In a recent translational study published in Alzheimer’s Association Journalresearchers investigated the role of biological sex in the onset and progression of Alzheimer’s disease (AD).
study: Gender-dependent cholinergic effects on amyloid pathology: a translational study. Image credit: Burdun Iliya/Shutterstock.com
Abundant preclinical and clinical data indicate sex-based differences in the pathophysiology of AD. However, murine AD models have primarily focused on male mice, and this gender bias may lead to a lack of translatability to humans.
Nearly two-thirds of late-onset Alzheimer’s disease (LOAD) cases occur in women, who tend to have more severe disease and faster cognitive decline than men. These differences may be due to decreased levels of sex hormones, especially estrogen, during and after menopause.
Therefore, it is of great importance to investigate whether biological sex has a causal effect on the pathology of Alzheimer’s disease.
In relation to AD pathology, various studies using mouse AD models have shown that basal forebrain cholinergic neurons are involved in amyloid beta (Aβ) pathology, a phenomenon that precedes AD-related cortical degeneration and severe dementia. consistently suggest that it is selectively susceptible to.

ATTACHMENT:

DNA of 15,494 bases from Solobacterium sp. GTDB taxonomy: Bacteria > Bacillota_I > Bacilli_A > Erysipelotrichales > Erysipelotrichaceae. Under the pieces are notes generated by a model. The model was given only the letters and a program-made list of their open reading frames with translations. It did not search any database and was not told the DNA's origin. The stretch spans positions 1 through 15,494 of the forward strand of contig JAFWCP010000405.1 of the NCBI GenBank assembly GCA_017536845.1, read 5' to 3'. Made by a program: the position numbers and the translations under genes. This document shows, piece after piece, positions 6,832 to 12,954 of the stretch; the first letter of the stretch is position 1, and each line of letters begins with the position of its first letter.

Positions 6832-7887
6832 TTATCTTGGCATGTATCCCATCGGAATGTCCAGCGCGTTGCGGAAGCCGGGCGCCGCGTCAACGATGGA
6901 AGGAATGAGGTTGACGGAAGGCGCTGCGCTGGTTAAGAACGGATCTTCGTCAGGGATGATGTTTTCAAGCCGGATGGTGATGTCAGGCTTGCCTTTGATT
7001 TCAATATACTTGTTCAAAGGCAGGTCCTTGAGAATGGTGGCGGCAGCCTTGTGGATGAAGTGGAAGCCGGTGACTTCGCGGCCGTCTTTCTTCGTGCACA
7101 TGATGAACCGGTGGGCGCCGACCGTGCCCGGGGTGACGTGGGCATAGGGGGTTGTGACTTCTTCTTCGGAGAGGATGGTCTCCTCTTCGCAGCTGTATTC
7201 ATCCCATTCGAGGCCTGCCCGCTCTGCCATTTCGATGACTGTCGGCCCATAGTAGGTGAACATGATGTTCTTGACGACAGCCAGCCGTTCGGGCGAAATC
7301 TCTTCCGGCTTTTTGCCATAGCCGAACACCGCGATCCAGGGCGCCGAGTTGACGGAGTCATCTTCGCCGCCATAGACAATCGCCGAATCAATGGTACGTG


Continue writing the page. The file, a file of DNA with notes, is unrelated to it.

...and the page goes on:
Researchers also identified a link between decreased cholinergic signaling and increased Aβ levels in the brains of both mouse models and human subjects. Additionally, Aβ interferes with the synthesis and release of acetylcholine (ACh).
To investigate the causal relationship between biological sex, cholinergic signaling, and Aβ pathology, researchers took a translational approach using a mouse AD model.
They developed amyloid precursor protein (App) knock-in (KI) mice that recapitulate the pathophysiology of human Alzheimer’s disease and forebrain vesicular acetylcholine transporter that mimics Alzheimer’s disease-induced basal forebrain cholinergic dysfunction. (VAChT) or mice that overexpress VAChT were bred. .